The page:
The cone-rod dystrophies constitute a relatively rare group of disorders that may be regarded as a single entity showing variable expressivity. Most cases are sporadic, but familial cases are usually transmitted by an autosomal dominant inheritance pattern. Cone-rod dystrophy is characterized by predominant involvement of the cone photoreceptors with progressive color vision defects and associated loss of visual acuity. A bilateral and symmetric bulls-eye pattern of depigmentation and a corresponding zone of hyperfluorescence surrounding a central nonfluorescent spot (similar to that seen in chloroquine retinopathy) are the most commonly described biomicroscopic and angiographic changes in these patients (Figure 10-15). As the disease progresses, the electroretinogram shows marked loss of cone function associated with a slight to moderate loss of rod function. Histopathologic study shows absence of macular and paramacular photoreceptors, and there is associated pigment epithelium degeneration.

Figure 10-15

Figure 10-15: Cone dystrophy with depigmentation and a bull's-eye pattern to the macula.

Fundus Albipunctatus

Fundus albipunctatus is an autosomal recessive nonprogressive dystrophy characterized by a myriad of discrete small white dots at the level of the pigment epithelium sprinkled about the posterior pole and midperiphery of the retina. Patients are night-blind with normal visual acuity, normal visual fields, and normal color vision. While the electroretinogram and electro-oculogram are usually normal, dark adaptation thresholds are markedly elevated. Retinitis punctata albescens is the less common progressive variant of this dystrophy.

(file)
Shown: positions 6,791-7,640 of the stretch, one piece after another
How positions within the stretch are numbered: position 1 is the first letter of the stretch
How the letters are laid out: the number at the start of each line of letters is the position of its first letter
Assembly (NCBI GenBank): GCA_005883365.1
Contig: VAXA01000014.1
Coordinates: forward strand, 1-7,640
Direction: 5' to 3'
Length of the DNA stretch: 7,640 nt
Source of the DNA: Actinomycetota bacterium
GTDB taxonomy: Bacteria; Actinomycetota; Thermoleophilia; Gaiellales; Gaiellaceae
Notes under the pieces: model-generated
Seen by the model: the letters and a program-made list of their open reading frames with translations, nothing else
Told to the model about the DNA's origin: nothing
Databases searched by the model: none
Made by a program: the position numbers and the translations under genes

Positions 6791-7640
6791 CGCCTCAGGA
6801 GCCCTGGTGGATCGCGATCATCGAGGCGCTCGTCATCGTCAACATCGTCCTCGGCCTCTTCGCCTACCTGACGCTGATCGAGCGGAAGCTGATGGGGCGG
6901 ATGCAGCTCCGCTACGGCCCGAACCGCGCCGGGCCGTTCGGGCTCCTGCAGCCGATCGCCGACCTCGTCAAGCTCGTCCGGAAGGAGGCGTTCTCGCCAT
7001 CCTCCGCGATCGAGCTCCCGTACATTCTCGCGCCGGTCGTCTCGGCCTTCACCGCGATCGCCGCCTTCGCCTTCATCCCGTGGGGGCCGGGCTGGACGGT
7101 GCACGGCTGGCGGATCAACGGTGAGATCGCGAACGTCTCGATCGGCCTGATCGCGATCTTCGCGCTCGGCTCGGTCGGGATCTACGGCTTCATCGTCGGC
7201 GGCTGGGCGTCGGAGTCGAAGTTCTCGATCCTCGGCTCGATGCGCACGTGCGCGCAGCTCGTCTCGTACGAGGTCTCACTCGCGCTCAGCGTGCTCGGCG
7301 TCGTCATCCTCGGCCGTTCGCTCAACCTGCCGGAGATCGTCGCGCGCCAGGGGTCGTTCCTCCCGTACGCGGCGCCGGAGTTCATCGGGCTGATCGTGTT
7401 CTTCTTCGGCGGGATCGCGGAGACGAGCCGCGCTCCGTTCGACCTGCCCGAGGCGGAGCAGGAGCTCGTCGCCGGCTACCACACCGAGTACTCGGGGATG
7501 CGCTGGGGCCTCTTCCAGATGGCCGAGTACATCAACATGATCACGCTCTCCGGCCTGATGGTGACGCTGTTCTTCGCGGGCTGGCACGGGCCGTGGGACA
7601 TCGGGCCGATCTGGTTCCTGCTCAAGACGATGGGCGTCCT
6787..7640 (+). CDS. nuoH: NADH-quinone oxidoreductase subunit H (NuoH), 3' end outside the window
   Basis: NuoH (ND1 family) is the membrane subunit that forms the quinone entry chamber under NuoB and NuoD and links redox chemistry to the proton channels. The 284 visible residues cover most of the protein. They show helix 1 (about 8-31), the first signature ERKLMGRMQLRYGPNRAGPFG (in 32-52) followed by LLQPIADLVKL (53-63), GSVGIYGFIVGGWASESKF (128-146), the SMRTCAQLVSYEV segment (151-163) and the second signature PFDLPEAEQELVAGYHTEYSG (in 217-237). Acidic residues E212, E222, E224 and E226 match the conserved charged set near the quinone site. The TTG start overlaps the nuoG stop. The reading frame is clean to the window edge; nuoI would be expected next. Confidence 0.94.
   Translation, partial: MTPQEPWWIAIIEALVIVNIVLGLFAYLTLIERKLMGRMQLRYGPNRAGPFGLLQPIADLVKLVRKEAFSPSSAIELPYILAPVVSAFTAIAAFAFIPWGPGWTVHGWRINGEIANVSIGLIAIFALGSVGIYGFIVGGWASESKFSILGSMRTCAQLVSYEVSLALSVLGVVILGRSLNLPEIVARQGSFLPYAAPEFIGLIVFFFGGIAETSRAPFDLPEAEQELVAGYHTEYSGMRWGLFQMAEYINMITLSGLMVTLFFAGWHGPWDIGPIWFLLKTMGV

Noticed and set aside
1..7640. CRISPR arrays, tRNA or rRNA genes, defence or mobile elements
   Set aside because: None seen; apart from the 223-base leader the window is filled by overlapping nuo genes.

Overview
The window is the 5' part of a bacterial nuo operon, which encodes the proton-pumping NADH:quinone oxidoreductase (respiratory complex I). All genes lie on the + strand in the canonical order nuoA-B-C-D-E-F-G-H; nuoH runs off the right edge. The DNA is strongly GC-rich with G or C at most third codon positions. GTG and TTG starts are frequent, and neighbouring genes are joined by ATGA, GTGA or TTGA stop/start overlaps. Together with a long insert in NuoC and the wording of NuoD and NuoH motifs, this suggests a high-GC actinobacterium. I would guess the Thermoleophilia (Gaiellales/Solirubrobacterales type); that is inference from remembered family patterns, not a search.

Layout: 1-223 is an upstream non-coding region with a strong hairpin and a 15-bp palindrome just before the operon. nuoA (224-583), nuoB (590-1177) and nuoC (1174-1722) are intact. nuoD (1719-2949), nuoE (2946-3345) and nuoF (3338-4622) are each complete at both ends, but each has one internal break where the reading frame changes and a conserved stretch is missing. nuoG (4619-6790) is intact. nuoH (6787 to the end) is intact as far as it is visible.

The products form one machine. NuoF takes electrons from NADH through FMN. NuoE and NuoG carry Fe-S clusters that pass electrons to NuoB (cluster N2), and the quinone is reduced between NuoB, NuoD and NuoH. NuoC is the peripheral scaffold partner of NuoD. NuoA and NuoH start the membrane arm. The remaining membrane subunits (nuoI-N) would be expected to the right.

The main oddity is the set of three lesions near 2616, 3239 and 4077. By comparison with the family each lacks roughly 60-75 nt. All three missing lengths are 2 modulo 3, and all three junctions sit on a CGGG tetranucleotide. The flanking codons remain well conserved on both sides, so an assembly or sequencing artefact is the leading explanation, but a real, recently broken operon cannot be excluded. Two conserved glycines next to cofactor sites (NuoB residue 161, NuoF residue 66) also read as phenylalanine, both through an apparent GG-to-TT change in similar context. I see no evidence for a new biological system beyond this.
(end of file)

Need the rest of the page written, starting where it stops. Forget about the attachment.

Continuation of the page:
Fundus Flavimaculatus (Stargardt's Disease)

This is a bilateral and symmetric autosomal recessive disorder characterized by multiple yellow-white fleck lesions of variable size and shape confined to the retinal pigment epithelium (Figure 10-16). Many patients suffer central visual loss in childhood; however, macular involvement and the ultimate visual outcome are variable. Fluorescein angiography is important in differentiating flecks from drusen; the former are usually hypofluorescent. The electroretinogram and electro-oculogram are usually normal. Histopathologic abnormalities are confined to the pigment epithelium; the yellow flecks seen clinically are dense accumulations of lipofuscin within engorged pigment epithelial cells.

Figure 10-16

Figure 10-16: Fundus flavimaculatus with multiple irregular fleck lesions (arrow) involving the macula.

Vitelliform Dystrophy (Best's Disease)

Vitelliform dystrophy is an autosomal dominant disorder with variable penetrance and expressivity with onset usually in childhood. The ophthalmoscopic appearance is variable and ranges from a mild pigmentary disturbance within the fovea to the typical vitelliform or "egg yoke" lesion located within the central macula (Figure 10-17). This characteristic cyst-like lesion is generally quite round and well demarcated and contains homogeneous opaque yellow material lying at the apparent level of the retinal pigment epithelium. The "egg yoke" may degenerate and be associated with subretinal neovascularization, subretinal hemorrhage, and extensive macular scarring. Visual acuity often remains good, and the electroretinogram is normal; the distinctly abnormal electro-oculogram is the hallmark of this disease.

Figure 10-17

Figure 10-17: Vitelliform dystrophy with a well-demarcated cyst-like macular lesion.

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AccessLange: General Ophthalmology / Printed from AccessLange (
Copyright ©2002-2003 The McGraw-Hill Companies. All rights reserved.